CEA: A Child Is More Than A Test Score

Citing a statewide poll, the Connecticut Education Association that represents public education employees, says Connecticut residents are “fed up with Connecticut burdening students with too much testing” and “want their state legislators to take action.” CEA leadership, at a news conference today in the Legislative Office Building in Hartford, “revealed a new, balanced approach that improves accountability, reduces testing by phasing out SBAC, and can serve as a foundation for legislation this year.” From the CEA:

CEA President Sheila Cohen said, “We have conducted the first state poll this year on testing. The new survey indicates that Connecticut voters say public school students are required to take too many standardized tests and spend too much class time preparing for these tests. Voters want our public schools to rely more on classroom-based instruction and performance measures and focus less on testing.”

“A child is more than a test score,” Cohen said, “and the time is now for the Connecticut General Assembly to act by phasing out SBAC and turning to a progress test already in use in Connecticut classrooms. This change would benefit students by 1) eliminating unnecessary, duplicative testing; 2) enabling Connecticut to meet federal and state accountability requirements; and, 3) restoring precious instructional time to help all children learn at high levels by engaging them with creative, innovative, and personalized class work.”

Key findings from CEA’s survey:
• A strong majority of voters agrees that students are required to take too many standardized tests. Overall, 67 percent of voters agree with that statement, including almost half (47 percent) who strongly agree with it. In addition, almost 3 in 4 voters (74 percent) believe that too many instructional hours are being lost to preparing for standardized tests, including half (53 percent) who strongly agree.

• Voters overwhelmingly believe that classroom-based information, and not standardized tests, is the most trustworthy and accurate means by which to assess student learning, performance and achievement. Almost 8 in 10 voters (78 percent) trust classroom-based information, like performance, and grades.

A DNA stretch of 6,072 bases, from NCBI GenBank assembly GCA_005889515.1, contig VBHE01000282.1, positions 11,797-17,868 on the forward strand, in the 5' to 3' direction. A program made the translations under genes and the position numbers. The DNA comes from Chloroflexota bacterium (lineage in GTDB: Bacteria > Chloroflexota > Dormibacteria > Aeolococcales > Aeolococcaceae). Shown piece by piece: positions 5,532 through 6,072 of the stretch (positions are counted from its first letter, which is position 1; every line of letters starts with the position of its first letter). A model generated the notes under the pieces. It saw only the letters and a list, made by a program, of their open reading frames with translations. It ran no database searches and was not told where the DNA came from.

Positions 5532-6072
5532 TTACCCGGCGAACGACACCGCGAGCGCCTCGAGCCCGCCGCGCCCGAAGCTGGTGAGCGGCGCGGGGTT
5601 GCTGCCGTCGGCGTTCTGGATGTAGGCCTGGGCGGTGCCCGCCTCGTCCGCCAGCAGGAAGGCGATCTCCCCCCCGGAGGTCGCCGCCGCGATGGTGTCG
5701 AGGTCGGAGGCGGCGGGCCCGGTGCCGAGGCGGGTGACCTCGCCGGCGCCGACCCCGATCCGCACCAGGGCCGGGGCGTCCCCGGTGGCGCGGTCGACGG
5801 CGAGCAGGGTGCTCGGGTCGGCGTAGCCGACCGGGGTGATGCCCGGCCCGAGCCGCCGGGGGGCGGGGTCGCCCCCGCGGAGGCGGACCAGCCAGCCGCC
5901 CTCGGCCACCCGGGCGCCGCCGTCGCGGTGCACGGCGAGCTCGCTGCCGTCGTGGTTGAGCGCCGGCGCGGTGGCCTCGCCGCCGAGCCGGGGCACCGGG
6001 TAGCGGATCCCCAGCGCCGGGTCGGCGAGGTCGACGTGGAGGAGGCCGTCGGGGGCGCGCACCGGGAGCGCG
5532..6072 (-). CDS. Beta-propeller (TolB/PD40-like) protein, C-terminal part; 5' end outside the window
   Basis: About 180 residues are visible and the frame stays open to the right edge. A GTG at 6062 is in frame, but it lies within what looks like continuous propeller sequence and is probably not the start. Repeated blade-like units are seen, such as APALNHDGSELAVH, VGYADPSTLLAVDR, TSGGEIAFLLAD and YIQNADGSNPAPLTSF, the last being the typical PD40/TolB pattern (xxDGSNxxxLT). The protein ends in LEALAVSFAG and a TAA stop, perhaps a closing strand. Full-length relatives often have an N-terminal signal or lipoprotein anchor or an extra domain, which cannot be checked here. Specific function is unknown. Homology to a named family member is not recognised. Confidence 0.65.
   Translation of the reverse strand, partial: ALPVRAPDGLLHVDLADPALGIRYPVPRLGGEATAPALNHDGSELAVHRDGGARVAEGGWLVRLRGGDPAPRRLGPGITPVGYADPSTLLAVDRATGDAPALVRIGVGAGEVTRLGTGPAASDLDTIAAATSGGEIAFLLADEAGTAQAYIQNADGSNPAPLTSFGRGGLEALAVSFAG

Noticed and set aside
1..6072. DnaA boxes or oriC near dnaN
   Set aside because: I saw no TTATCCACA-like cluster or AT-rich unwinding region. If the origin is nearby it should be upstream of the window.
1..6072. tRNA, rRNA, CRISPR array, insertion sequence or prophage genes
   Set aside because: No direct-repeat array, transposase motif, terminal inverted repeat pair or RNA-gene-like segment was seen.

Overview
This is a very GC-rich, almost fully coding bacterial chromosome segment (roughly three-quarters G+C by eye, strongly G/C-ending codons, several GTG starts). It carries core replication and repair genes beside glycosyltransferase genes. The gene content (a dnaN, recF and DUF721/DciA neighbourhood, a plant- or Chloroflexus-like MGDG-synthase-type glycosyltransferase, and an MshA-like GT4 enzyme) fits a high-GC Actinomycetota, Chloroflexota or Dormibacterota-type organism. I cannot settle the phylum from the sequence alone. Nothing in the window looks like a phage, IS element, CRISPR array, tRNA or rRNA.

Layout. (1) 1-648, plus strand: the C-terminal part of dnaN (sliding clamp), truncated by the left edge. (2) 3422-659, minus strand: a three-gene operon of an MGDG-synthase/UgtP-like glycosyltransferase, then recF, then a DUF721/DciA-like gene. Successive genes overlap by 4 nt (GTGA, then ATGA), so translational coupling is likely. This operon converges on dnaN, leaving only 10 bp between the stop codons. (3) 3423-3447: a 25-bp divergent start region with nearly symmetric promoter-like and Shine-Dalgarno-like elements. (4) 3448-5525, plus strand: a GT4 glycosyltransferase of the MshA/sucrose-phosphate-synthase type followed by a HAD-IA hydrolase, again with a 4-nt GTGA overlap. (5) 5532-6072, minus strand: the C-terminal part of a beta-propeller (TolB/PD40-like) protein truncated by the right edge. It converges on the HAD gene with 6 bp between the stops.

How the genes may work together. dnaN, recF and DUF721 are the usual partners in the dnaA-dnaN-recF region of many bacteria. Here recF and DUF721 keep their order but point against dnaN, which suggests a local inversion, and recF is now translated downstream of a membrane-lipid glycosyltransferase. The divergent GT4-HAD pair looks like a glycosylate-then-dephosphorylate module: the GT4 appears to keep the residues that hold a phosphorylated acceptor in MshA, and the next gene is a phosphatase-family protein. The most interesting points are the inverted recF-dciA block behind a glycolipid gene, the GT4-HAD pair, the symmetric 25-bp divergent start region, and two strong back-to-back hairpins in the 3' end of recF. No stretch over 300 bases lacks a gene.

• Based on their frustration with too many required standardized tests, a majority of voters want their state legislators to vote for a bill to reduce the number of required standardized tests. Almost two-thirds of voters (64 percent) want their state legislators to vote for legislation that reduces testing. Notably, more than half of voters (56 percent) strongly support this potential legislation.

Closing the achievement gap
According to CEA, teachers in schools that serve Connecticut’s neediest students report that too much test preparation, repetition, and drilling is stressful and takes away from crucial time for learning.

Cohen said, “This is so troubling because we want students to love learning, have ample opportunities for one-on-on instruction, engage in exploration, and be creative as they acquire the knowledge and skills they need to succeed.”

She added, “Connecticut can provide transparency about how schools are doing and promote equity and opportunity for students–all while limiting the focus on high-stakes, standardized tests. We are advancing a two-pronged approach to school improvement that will help all children learn at high levels and improve Connecticut’s ability to close the persistent achievement gap.”

CEA’s legislative proposal guarantees more instructional time for students so that teachers can instill a love of learning and give children the opportunities they deserve. This involves phasing out the time-consuming SBAC test and instead using a progress-test approach–one already used by many school districts–to meet federal and state requirements. While SBAC is untested and unproven as an indicator of student performance, progress tests are valid and reliable. They have been used in classrooms for years, allowing teachers to effectively adjust instructional strategies to meet students’ needs in a timely way.

Eliminating duplicative testing
CEA Executive Director Mark Waxenberg underscored the effective track record of progress tests. “If we want to help our students, then the critical objective is to eliminate the unnecessary, duplicative tests that have overtaken our schools. Phasing out SBAC and using progress tests is best for our students,” he said.

Progress tests provide immediate information to teachers, who can then quickly and effectively respond to student needs. Waxenberg emphasized, “Public education should be all about students, especially students with immediate and serious needs. Instead education has become all about tests. This needs to change. There is no legitimate reason why Connecticut cannot move forward to recapture the instructional time that has been taken from our children.”